Overcoming Broken Sleep
A few weeks ago I gave a short-and-snappy breakdown of why a poor sleep routine can really hamper weight loss results (you can listen to the episode here.)
With all of the things in the world like obsessive hunger levels, tasty foods, and pushy friends that prevent us losing weight, the best we can do for ourselves to is try to at least get our sleep sorted.
But there's always a recurring theme with sleep, or lack thereof, and it's the wake-up-at-night-and-not-be-able-to-get-back-to-sleep scenario I hear a lot of you report.
And I understand that no amount of improved sleep hygiene is going solve this particular problem.
Sure - turning off electronics an hour before bed, or having a fortified evening routine are all really sound principles.
But there's usually one major culprit that causes us to toss and turn at 2:30 am every single night.
Before that, though, I can tell you for fact that it is not because you have a weak bladder and you need the toilet (humans can easily go all night without weeing.)
It's because you have a recurring thought swimming round-and-round your head, over-and-over. And it won't go away.
Yes - the most likely cause for broken sleep is stress.
Now I've already delved into stress and relaxation techniques in a previous video (a 30 minute video which you can watch here.)
But there are two techniques for this that have proven to be most effective, not only in my own personal life, but also some of the lives of my clients.
The first option is to 'mind dump' everything that is going on in your head.
And it works like this:
- As soon as you finish work or right before you wind down to go to bed, open up a new Word document or flick the page of a notepad.
- Set a timer for 5 minutes.
- Write down ALL the thoughts that are swimming around.Work stuff. House stuff. Car stuff. Family stuff. All of it.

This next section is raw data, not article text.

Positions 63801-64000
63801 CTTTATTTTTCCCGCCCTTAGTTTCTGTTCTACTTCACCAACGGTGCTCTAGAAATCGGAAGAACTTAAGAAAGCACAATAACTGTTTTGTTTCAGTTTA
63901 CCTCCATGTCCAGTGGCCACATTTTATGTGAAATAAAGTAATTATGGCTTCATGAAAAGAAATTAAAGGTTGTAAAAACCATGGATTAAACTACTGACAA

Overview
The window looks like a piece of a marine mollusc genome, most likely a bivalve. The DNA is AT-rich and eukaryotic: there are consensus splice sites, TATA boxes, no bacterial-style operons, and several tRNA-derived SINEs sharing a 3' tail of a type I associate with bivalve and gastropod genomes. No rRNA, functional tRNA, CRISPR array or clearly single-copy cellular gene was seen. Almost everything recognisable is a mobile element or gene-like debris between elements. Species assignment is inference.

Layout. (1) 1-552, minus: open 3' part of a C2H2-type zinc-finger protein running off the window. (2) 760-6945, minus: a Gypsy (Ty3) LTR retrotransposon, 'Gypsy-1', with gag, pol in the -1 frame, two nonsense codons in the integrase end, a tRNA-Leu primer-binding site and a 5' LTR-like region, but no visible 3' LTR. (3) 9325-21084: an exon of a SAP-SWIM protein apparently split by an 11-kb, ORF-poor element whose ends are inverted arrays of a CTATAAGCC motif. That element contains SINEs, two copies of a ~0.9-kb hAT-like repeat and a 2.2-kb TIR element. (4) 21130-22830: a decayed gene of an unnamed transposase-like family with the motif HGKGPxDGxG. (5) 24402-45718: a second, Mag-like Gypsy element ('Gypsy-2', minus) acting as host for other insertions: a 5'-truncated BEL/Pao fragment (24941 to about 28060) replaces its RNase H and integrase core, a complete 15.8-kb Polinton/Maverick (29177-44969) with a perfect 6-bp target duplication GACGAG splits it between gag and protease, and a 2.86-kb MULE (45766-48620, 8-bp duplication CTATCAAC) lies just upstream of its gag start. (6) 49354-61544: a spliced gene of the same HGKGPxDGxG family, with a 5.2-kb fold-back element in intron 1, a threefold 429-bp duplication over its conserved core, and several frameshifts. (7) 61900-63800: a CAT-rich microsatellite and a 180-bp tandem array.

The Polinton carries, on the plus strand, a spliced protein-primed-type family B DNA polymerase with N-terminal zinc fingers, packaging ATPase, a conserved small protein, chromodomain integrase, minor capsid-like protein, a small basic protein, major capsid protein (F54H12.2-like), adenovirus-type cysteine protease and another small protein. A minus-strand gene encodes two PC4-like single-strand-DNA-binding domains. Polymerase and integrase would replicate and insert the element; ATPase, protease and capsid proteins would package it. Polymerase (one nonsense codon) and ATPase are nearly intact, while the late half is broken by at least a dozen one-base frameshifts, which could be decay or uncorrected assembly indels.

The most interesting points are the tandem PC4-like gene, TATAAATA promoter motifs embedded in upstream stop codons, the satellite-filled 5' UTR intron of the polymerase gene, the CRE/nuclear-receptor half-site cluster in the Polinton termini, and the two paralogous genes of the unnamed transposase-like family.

Trust me on this, it really works.
Because what you will find is that you'll now have externally expressed everything that either needs to be done immediately or at least within the next week or month.
Like having a second brain.
You can remove a lot of your pent-up emotions on a piece of A4 paper and leave it there until the following day which will allow you the luxury of a good nights sleep.
Half the battle with swimming thoughts is imply just the act of externalising them and removing them from our minds.
Now this is a short-term fix, and no amount of journaling like this will ever remove ALL stress.
The next step is to actually action these steps and tick them off your mental check-list:
- Log-on to that website and make sure the bill is paid.
- Make sure our elderly family members shopping is done the following day.
Tick off the tasks one-by-one and embrace mental clarity as a result.
So there's your first tactic - the mind dump and action protocol.Now this works well for mundane and admin based tasks.
For the really big ones:
- The annoying co-worker,
- Or the big family project that you know you MUST get round to soon.
These must be dealt with at the source.
Unfortunately some stressors you need to face head-on as no amount of writing it down will ever get it out of your mind.
It's tough, really it is, but looking back over the timeline of your life this will be such a minuscule part of it that you'll look back at why x thing made you soooooooo stressed and laugh about it.
In my experience it usually comes down to one of two things - worry about money or worry about another person (whether for the good or bad.)
Taking the action and killing the issue at the source must always be your goal for long-term health.
And as I've mentioned before - if you have a family you will never stop worrying about them.
But the best you can do for yourself is to be the healthiest, best role-model for them and look after yourself, like you would do for them.
And with this, you'll sleep straight through and wake up as relaxed as a furry creature in its cosy den.
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